If your body pain keeps you from enjoying full meals during the day, do something fast. Keeping your body well-nourished is one of the best ways to fight pain. If you're unable to sit down long enough to eat a full meal, your health could decline. Learn how good nutrition affects your pain and how physical therapy can help.
What Should You Know?
Nutrients, such as vitamin A, riboflavin, and magnesium, can help ease pain in your muscles and bones. Some types of nutrients even fight arthritis and other conditions that cause inflammation in the body, including anthocyanins and omega-3 fatty oils. However, intense body pain can make it very difficult to eat full meals during the day, which can make your pain and situation worse with time.
If sitting down for meals is too stressful for you, try placing support cushions on the chair's seat and backrest. Not only will the cushions support your body better, but they can also prevent you from slouching over your meals when you eat. Slouching is one of the main causes of body pain. You can keep your pain at bay by placing your feet on a footrest or small stool.
If you still can't sit long enough to eat all of your meals properly, consider physical therapy.
What Should You Do Next?
One of the things physical therapy addresses is nutrition. Your body can't heal or fight pain if you don't provide it with the right fuel. Physical therapists can help you overcome the limitations you face at mealtime by teaching you how to strengthen and improve your body.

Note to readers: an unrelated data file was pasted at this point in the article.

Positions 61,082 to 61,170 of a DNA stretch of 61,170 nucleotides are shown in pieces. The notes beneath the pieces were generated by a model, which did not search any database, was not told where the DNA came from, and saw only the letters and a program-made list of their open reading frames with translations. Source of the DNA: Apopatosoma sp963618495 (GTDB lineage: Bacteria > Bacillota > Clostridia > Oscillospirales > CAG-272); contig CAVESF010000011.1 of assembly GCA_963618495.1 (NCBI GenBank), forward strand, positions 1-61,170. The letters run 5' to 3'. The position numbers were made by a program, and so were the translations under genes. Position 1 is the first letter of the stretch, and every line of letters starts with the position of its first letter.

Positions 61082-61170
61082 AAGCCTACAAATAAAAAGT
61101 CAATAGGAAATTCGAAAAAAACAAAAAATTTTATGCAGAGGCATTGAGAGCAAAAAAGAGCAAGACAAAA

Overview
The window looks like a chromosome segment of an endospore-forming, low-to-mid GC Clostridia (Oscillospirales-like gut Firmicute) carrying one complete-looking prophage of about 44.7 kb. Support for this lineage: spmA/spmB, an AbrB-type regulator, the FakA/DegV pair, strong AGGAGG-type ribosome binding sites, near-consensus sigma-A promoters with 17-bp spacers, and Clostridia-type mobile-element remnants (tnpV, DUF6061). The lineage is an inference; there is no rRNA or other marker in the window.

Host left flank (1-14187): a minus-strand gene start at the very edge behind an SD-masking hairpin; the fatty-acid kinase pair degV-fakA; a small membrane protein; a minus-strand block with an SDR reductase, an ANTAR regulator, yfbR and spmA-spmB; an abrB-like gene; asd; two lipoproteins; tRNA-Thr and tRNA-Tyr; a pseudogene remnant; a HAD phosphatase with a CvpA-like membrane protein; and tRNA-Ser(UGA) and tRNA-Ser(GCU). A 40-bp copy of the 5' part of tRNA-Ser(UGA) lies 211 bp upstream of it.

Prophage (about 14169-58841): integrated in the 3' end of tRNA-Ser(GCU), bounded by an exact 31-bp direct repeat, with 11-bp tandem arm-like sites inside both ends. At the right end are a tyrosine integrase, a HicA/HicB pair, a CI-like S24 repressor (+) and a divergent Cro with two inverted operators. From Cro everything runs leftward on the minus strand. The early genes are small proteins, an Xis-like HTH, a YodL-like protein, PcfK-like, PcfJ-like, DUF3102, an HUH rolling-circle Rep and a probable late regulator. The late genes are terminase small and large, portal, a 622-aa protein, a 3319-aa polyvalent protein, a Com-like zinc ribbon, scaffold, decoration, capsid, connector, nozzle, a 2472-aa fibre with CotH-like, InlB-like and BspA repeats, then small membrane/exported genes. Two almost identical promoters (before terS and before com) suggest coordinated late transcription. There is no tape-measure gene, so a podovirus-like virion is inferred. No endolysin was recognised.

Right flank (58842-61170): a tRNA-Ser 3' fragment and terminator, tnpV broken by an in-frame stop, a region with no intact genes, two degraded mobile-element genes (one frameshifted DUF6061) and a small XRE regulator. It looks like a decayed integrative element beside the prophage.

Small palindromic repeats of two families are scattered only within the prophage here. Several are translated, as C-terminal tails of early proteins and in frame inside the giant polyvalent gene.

Physical therapists use a number of methods to strengthen and improve your body, including weight-training, biomechanics, and massage. Some therapists also use stretching exercises to improve their clients' health. If tension, injury, or inflammation caused your muscles to bunch up, the stretching exercises can help relax them.
Physical therapists may also work on your sitting posture, especially if you tend to slouch at the dinner table. If needed, you may need to wear an abdominal brace or another device to keep your body perfectly aligned.
In addition to physical treatment, therapists may make a few profound and beneficial changes to your current diet. Inflammatory ingredients, such as sugar and high-carbohydrates, may aggravate your body pain or hinder the success of your physical therapy treatment. You want to eliminate anything in your diet that slows down your progress.
If your body pain interferes with your ability to eat full meals or sit at the dinner table, contact a physical therapist.